Now, don't get me wrong.  These precious girls are my life and my heart.  Chris Thomas is without question the best, most supportive husband and father any woman could ask for.  But at the same time, I needed something that just belonged to ME.

It was not easy.  I missed out on a lot of coveted sleep.  Since it happened to be winter, there were many mornings I had to scrape myself out of a warm and cozy bed, bundle up, and head out into 20 degree weather for a ten or twelve miles. 

But then oddly, something strange began to happen.  The miles began to add up and things around my house started to become more tolerable.  Caroline is hollering, Aria is eating playdoh, the dogs are brawling, and I haven't slept eight hours collectively in the past month, but guess what?  I can handle this.  In fact, I'm okay with it.  What could possibly be going on? 

I was getting in shape.  Mentally.  Emotionally.  Running was actually giving me my sanity back.  It was stabilizing my emotions which in turn helped me to be a better wife and a better mother.

The story ends like this:  Caroline started sleeping through the night at about 10 weeks of age and turned into the peaceful laidback baby my family always thought she was, I ran the race with one of my best friends, and we finished in a respectable 2 hrs 14 min, while having a total blast.  But the best part is, my sweet family was there to cheer me on along the way.  And they are MINE too!

Tuesday, April 27, 2010

Caving In

I've finally done it. I've gone and created a blog. Who'd have thought? Not that I have anything against blogging. It's just that it always seemed so, well, self-indulgent. Why would anyone, other than my mother of course, care what cereal I ate for breakfast, or how much laundry I folded, or if Chris remembered to feed the dogs? Isn't this the digital form of voyeurism, people?

But it finally happened. I caved in, and joined the dark side.

It started gradually, of course. I stumbled across a cute little blog of a funny girl whose family is in the process of adopting another child. She posted some rather memorable musings about their adoption journey on her blog. I found myself thinking about them at different times throughout the day, so I'd log on to see what was happening in their lives. After a few weeks, it became an obsession: I had to know. What cereal did they eat for breakfast? How much laundry did she fold? Did her husband remember to feed the dog? And it wasn't just her. It was anyone - friends, family, Jennifer the checkout girl at Wal-Mart; if you had a blog, I wanted to read it. I just had to know what everyone was doing in their daily lives, however mundane it was. In fact, the more mundane, the better.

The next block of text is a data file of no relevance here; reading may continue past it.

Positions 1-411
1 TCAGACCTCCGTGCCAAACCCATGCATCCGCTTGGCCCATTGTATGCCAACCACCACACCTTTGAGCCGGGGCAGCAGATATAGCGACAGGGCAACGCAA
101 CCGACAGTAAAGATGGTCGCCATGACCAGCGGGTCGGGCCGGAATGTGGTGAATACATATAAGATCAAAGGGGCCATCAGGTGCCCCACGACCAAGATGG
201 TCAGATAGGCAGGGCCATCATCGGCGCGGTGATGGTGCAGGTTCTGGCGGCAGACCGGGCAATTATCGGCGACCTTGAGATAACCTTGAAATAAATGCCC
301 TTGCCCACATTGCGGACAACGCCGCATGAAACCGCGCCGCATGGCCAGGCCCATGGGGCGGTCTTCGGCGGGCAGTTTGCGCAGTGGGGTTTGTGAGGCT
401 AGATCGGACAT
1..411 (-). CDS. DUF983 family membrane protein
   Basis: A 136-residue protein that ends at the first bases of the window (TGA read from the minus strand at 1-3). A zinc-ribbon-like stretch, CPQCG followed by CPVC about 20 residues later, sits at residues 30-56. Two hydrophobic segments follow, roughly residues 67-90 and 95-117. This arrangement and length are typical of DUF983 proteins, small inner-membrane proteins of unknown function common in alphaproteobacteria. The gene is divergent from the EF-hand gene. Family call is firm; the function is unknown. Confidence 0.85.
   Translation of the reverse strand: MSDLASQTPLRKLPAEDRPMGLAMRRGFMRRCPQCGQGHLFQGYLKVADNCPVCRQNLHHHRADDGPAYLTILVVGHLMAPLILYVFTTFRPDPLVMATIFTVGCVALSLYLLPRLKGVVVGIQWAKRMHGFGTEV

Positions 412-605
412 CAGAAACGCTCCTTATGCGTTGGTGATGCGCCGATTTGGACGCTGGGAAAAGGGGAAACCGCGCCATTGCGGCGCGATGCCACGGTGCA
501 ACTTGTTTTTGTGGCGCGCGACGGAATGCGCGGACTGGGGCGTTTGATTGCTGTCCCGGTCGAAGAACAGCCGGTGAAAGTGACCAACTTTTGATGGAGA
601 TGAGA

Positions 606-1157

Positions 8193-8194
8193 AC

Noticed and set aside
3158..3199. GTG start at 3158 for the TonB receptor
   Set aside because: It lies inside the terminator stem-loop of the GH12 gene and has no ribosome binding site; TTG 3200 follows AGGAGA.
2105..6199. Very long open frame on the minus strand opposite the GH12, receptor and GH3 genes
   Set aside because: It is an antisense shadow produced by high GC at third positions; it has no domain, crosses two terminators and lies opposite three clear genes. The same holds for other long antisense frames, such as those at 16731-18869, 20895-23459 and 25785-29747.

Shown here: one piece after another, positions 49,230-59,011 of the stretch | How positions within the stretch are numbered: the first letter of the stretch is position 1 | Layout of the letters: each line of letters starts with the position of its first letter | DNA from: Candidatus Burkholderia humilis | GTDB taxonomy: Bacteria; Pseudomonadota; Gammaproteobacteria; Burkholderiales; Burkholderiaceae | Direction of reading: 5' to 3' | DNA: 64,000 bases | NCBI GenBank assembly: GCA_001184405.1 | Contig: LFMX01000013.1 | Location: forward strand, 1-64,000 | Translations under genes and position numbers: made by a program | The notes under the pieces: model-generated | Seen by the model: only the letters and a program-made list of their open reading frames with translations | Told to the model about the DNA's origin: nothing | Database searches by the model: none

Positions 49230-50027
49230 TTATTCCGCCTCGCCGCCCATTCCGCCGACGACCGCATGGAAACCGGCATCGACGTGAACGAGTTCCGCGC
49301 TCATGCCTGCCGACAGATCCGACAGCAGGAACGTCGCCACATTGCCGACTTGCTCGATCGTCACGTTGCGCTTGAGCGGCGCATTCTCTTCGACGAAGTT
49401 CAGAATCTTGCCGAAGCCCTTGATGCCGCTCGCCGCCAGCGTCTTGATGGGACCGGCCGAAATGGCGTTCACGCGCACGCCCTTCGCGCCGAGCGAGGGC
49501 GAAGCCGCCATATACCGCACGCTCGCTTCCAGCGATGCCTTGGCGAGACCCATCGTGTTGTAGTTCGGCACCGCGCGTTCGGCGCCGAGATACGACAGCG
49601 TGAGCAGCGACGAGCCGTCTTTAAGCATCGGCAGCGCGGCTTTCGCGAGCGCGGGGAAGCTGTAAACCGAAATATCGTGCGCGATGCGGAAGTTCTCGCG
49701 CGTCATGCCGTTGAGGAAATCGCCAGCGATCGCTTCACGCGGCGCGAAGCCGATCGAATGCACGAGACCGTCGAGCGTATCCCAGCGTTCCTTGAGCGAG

It reminds me of a particular obsession I had as a child. I was determined to be a spy when I grew up. I mean, I had the perfect cover, right? Average looking girl with an exceptionally high IQ (and humble, too) could infiltrate high-security government factions and obtain important secret information otherwise unavailable to my spy peers. Watch out, Osama bin Laden, you'd be so caught if I were in charge. As it was, my nine-year-old self convinced my best friend Christie to accompany me on a mission to explore the innermost daily life of our neighbor, Holly. What we got, besides poison ivy from the bushes outside the window, was 30 minutes of Holly and her family, sitting on the couch, watching Wheel of Fortune. Hmm... no deep dark secrets, no governmental coup. Ultimately, Christie decided she was bored of the whole spy thing and went home to watch The Love Boat. I was left alone in the bushes, my spy dreams crashing down around me. And thus, my dream career abruptly came to a halt.

Until now...

Following blogs allows me to spy on family, friends, strangers from the comfort of my own ergonomic desk chair! How is it I am just now figuring this out? Guess that doesn't speak well for my highly intelligent spy self, does it?